For instance, in Montana, Senate candidate Jon Tester -- he`s a Democrat -- he holds a slim lead. He says he would have voted against the Patriot Act. Now when I read that, I thought, well, of course, no surprise there. But the reason he said he`d vote against it is because he believes it would restrict people`s access to guns. He`s a Second Amendment guy.

He also opposes amnesty for illegal immigrants. I don`t know if you`ve checked in the last couple of years, many Republicans aren`t that conservative. I don`t think he`s going to be having lunch with Nancy Pelosi discussing these issues any time soon, but still.

The point goes on. In Pennsylvania, the Democrat Bob Casey beating incumbent Senator Rick Santorum. Well, guess -- guess which candidate is pro-life and who said he would have voted to confirm Supreme Court Judge Alito? Yes, you`re right. Both of them.

In my opinion, Rick Santorum is the Churchill of our times. That`s the guy I would vote for. But to the average person, Casey is not a nut job Democrat. In fact, women`s organizations originally protested Casey`s candidacy.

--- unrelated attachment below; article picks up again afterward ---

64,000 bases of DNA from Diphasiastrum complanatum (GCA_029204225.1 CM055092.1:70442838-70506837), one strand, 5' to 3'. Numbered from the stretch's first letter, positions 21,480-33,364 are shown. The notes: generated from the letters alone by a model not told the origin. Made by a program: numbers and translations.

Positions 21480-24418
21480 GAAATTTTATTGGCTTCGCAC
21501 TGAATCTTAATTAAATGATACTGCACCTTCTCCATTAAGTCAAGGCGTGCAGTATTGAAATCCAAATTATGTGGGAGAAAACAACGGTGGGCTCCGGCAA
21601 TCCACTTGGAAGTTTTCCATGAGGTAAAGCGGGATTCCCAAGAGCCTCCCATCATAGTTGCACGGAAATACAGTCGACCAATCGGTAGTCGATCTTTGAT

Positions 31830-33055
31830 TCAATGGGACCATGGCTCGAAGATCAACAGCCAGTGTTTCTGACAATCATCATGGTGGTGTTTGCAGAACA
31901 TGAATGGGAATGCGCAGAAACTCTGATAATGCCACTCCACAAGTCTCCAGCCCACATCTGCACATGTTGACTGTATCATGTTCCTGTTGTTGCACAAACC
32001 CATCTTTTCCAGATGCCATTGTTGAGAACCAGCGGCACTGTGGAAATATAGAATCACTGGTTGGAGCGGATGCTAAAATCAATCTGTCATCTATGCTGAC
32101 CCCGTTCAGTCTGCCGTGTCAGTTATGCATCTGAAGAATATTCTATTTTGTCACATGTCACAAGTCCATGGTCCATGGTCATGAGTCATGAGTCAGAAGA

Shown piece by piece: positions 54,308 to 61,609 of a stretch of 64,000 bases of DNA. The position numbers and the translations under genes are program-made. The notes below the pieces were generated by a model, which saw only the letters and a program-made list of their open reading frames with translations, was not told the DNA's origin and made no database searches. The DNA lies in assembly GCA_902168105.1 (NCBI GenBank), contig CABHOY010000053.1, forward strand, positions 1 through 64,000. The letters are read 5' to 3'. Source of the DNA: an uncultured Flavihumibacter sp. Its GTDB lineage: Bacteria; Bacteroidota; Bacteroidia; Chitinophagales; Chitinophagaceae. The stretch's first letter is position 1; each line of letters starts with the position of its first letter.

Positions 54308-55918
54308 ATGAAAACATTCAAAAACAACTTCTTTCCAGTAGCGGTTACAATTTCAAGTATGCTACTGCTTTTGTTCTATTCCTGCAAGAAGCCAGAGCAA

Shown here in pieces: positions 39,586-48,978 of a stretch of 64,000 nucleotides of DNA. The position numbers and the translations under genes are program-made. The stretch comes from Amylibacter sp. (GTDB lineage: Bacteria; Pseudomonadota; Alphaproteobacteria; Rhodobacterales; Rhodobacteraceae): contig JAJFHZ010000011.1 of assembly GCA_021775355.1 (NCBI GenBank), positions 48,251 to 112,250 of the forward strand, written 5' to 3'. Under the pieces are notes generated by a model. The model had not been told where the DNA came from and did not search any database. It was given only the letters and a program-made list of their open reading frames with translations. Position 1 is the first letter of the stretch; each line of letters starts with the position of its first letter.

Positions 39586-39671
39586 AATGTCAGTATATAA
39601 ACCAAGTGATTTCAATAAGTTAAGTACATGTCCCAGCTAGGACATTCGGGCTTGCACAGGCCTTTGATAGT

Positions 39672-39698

Wait a minute. I thought he`s in the party of Nancy Pelosi.

And in Indiana, congressional candidate Brad Ellsworth has signed a pledge promising no tax increases, saying that more than enough money comes in to the federal government. What upsets people is how the government spends it. Sounds almost Reagan-esque, doesn`t it?

These candidates are not by any stretch of the imagination textbook conservatives, but they seem, at least on the surface, to be reasonable on core issues.

What these and other races around the country indicate: that Americans by and large have centrist values which lean conservative. Values like small government, low taxes, and standing up for what`s right, as opposed to standing up for what`s left or right.

Americans are not necessarily against the war. I really truly believe they`re against fighting the war incorrectly or without a plan. The most important message that is being sent this election is this: Republicans, if you would have stood for these positions, we would have voted for you again. If you won`t stand for them, we`ll vote for someone who claims they will and give them a spin.

So here`s what I know tonight: Republicans are probably going to lose tomorrow, but not because of the war, not because voters are rejecting conservative values. They`ll lose because they`ve lost their virtue. They are seen as greedy with power, the same way the Democrats were seen when they got demolished in 1994.